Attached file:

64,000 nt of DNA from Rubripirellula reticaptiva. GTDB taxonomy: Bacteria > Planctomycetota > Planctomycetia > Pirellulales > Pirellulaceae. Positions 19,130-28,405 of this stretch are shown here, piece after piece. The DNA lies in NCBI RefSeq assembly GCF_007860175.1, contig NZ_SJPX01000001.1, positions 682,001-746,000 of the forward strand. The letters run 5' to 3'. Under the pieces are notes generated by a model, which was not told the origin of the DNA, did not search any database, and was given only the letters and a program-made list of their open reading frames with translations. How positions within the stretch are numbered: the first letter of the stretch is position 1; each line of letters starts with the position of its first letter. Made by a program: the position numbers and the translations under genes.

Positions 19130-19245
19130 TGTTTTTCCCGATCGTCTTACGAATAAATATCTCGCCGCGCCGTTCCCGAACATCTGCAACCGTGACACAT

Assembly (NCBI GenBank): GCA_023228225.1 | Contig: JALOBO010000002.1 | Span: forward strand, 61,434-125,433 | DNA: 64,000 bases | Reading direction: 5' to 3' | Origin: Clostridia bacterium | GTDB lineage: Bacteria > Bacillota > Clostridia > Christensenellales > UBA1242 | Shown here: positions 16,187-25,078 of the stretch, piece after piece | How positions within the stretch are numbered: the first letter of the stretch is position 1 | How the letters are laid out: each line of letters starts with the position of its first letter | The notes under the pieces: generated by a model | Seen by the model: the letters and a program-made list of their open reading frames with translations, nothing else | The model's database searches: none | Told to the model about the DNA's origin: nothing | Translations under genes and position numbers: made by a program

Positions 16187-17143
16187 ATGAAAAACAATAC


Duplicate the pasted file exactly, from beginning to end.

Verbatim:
64,000 nt of DNA from Rubripirellula reticaptiva. GTDB taxonomy: Bacteria > Planctomycetota > Planctomycetia > Pirellulales > Pirellulaceae. Positions 19,130-28,405 of this stretch are shown here, piece after piece. The DNA lies in NCBI RefSeq assembly GCF_007860175.1, contig NZ_SJPX01000001.1, positions 682,001-746,000 of the forward strand. The letters run 5' to 3'. Under the pieces are notes generated by a model, which was not told the origin of the DNA, did not search any database, and was given only the letters and a program-made list of their open reading frames with translations. How positions within the stretch are numbered: the first letter of the stretch is position 1; each line of letters starts with the position of its first letter. Made by a program: the position numbers and the translations under genes.

Positions 19130-19245
19130 TGTTTTTCCCGATCGTCTTACGAATAAATATCTCGCCGCGCCGTTCCCGAACATCTGCAACCGTGACACAT

Assembly (NCBI GenBank): GCA_023228225.1 | Contig: JALOBO010000002.1 | Span: forward strand, 61,434-125,433 | DNA: 64,000 bases | Reading direction: 5' to 3' | Origin: Clostridia bacterium | GTDB lineage: Bacteria > Bacillota > Clostridia > Christensenellales > UBA1242 | Shown here: positions 16,187-25,078 of the stretch, piece after piece | How positions within the stretch are numbered: the first letter of the stretch is position 1 | How the letters are laid out: each line of letters starts with the position of its first letter | The notes under the pieces: generated by a model | Seen by the model: the letters and a program-made list of their open reading frames with translations, nothing else | The model's database searches: none | Told to the model about the DNA's origin: nothing | Translations under genes and position numbers: made by a program

Positions 16187-17143
16187 ATGAAAAACAATAC